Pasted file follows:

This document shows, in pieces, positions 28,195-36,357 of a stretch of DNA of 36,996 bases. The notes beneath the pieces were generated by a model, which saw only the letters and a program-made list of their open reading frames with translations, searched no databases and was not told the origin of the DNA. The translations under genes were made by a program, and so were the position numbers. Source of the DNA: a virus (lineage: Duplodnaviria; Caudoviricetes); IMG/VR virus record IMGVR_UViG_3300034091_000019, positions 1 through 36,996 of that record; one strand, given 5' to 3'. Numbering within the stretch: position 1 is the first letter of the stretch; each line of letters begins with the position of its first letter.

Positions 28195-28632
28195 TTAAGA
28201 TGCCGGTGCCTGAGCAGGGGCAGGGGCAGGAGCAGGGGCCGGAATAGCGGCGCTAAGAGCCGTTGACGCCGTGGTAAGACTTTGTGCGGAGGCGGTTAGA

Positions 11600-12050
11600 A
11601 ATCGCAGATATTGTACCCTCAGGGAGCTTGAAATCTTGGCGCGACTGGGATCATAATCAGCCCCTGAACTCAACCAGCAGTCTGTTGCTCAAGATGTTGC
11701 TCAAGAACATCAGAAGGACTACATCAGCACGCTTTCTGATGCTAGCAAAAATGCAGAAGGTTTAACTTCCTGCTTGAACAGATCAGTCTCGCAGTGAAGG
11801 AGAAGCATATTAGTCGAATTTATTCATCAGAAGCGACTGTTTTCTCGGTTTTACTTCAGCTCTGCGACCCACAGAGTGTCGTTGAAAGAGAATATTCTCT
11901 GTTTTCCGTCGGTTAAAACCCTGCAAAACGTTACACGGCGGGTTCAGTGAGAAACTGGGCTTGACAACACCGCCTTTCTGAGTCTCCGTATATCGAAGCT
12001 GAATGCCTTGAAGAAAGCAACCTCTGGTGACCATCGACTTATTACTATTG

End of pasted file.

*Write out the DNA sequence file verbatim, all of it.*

This document shows, in pieces, positions 28,195-36,357 of a stretch of DNA of 36,996 bases. The notes beneath the pieces were generated by a model, which saw only the letters and a program-made list of their open reading frames with translations, searched no databases and was not told the origin of the DNA. The translations under genes were made by a program, and so were the position numbers. Source of the DNA: a virus (lineage: Duplodnaviria; Caudoviricetes); IMG/VR virus record IMGVR_UViG_3300034091_000019, positions 1 through 36,996 of that record; one strand, given 5' to 3'. Numbering within the stretch: position 1 is the first letter of the stretch; each line of letters begins with the position of its first letter.

Positions 28195-28632
28195 TTAAGA
28201 TGCCGGTGCCTGAGCAGGGGCAGGGGCAGGAGCAGGGGCCGGAATAGCGGCGCTAAGAGCCGTTGACGCCGTGGTAAGACTTTGTGCGGAGGCGGTTAGA

Positions 11600-12050
11600 A
11601 ATCGCAGATATTGTACCCTCAGGGAGCTTGAAATCTTGGCGCGACTGGGATCATAATCAGCCCCTGAACTCAACCAGCAGTCTGTTGCTCAAGATGTTGC
11701 TCAAGAACATCAGAAGGACTACATCAGCACGCTTTCTGATGCTAGCAAAAATGCAGAAGGTTTAACTTCCTGCTTGAACAGATCAGTCTCGCAGTGAAGG
11801 AGAAGCATATTAGTCGAATTTATTCATCAGAAGCGACTGTTTTCTCGGTTTTACTTCAGCTCTGCGACCCACAGAGTGTCGTTGAAAGAGAATATTCTCT
11901 GTTTTCCGTCGGTTAAAACCCTGCAAAACGTTACACGGCGGGTTCAGTGAGAAACTGGGCTTGACAACACCGCCTTTCTGAGTCTCCGTATATCGAAGCT
12001 GAATGCCTTGAAGAAAGCAACCTCTGGTGACCATCGACTTATTACTATTG